Contract Stamped ‘Confidential’ Looks At Controversial Data-Sharing Deal Between Google, University Of California
Stat obtained a copy of the 2016 deal that allowed Google to obtain valuable data stored in health records in order to develop algorithms while also taking precautions to protect data. Health technology news is also on Amazon's joint venture.
Contract Offers Unprecedented Look At Google Deal To Obtain Patient Data
It was the fall of 2015 when researchers from Google and the University of California, San Francisco, first sat down together to hash out a research collaboration in an area that has since exploded with activity: using artificial intelligence to make predictions in the hospital. Those initial discussions resulted in a contract, signed by both parties a few months later, mapping out an agreement under which UCSF would freely share deidentified patient data with Google — and stipulating what the tech giant would be allowed to do with the information, which covered at least 1.4 million patients. The goal was to see whether Google’s algorithms could predict whether patients had died in the hospital or whether they’d been quickly readmitted after discharge. (Robbins, 2/26)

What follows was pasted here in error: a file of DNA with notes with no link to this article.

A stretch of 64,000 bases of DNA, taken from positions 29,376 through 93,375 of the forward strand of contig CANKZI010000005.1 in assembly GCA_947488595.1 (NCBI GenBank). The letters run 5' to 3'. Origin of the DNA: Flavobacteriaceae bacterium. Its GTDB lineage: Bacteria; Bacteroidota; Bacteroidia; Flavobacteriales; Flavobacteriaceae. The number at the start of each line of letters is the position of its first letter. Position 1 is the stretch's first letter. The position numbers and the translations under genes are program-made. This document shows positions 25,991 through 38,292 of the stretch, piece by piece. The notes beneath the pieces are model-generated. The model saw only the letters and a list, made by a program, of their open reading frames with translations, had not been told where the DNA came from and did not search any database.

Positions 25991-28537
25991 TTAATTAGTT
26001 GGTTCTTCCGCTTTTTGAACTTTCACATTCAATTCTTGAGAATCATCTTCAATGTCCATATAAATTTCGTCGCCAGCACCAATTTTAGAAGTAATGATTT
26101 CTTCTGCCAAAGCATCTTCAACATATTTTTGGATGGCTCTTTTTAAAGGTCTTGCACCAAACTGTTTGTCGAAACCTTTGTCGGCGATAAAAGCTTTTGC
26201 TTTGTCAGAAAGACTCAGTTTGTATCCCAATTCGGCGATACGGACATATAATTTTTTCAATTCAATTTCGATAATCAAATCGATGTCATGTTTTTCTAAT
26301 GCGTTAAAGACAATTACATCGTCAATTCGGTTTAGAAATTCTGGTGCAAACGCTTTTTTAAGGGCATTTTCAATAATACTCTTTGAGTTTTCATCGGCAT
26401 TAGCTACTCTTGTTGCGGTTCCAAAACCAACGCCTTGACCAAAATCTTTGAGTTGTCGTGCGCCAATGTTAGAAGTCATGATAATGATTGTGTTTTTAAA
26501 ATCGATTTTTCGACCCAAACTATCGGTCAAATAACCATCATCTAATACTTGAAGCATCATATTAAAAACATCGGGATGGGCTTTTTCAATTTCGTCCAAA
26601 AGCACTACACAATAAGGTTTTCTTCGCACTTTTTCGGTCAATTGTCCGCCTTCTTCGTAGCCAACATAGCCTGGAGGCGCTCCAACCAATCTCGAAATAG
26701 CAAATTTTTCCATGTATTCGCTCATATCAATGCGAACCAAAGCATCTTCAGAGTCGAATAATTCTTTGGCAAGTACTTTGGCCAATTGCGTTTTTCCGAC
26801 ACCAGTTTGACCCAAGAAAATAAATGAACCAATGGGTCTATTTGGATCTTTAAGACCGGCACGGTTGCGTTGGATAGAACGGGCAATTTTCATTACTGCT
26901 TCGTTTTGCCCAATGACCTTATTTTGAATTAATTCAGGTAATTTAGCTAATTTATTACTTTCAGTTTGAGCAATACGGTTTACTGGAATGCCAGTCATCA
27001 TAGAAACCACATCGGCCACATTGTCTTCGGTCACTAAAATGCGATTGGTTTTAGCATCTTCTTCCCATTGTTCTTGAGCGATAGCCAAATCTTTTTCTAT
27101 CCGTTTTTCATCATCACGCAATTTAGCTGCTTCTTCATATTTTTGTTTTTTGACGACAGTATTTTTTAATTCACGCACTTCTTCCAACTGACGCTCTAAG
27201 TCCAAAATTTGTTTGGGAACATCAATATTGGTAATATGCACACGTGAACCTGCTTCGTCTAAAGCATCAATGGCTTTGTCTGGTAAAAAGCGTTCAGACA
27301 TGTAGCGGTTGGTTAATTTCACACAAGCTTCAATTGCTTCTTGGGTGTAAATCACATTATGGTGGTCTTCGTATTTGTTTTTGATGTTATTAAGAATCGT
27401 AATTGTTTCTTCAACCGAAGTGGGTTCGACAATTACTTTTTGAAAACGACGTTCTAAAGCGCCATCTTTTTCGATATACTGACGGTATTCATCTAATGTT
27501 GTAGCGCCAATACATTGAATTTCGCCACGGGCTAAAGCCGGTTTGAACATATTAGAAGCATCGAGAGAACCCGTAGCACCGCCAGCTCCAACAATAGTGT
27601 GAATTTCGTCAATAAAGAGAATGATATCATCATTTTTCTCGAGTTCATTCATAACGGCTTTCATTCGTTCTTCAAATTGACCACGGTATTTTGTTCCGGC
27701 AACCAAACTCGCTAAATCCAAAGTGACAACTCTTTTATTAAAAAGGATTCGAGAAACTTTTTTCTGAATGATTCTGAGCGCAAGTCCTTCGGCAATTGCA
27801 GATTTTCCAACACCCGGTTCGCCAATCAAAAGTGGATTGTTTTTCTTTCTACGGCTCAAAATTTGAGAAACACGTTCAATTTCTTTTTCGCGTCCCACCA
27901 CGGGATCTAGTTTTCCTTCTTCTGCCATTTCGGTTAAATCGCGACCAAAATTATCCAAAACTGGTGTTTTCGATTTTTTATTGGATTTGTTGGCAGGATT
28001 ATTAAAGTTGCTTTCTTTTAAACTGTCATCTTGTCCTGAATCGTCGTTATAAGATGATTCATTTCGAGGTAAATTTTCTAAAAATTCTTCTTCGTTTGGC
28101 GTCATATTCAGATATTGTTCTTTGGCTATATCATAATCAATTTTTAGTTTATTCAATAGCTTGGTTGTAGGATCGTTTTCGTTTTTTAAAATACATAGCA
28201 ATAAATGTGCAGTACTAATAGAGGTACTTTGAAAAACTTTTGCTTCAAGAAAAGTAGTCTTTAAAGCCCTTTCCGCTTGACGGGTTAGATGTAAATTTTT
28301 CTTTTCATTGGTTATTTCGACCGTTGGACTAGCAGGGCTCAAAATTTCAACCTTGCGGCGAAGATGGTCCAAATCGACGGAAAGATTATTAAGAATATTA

CEO Running Clinics For Big Tech Wants To 'Flip' Primary Care Model
It’s been two years since tech behemoth Amazon launched its joint venture in health care with Berkshire Hathaway and JPMorgan Chase. Called Haven, the initiative is aimed at cutting costs and improving quality with an immediate focus on serving the employees of the three companies. The secretive venture has so far generated lots of buzz but said little about how it will accomplish those goals. (Brodwin, 2/26)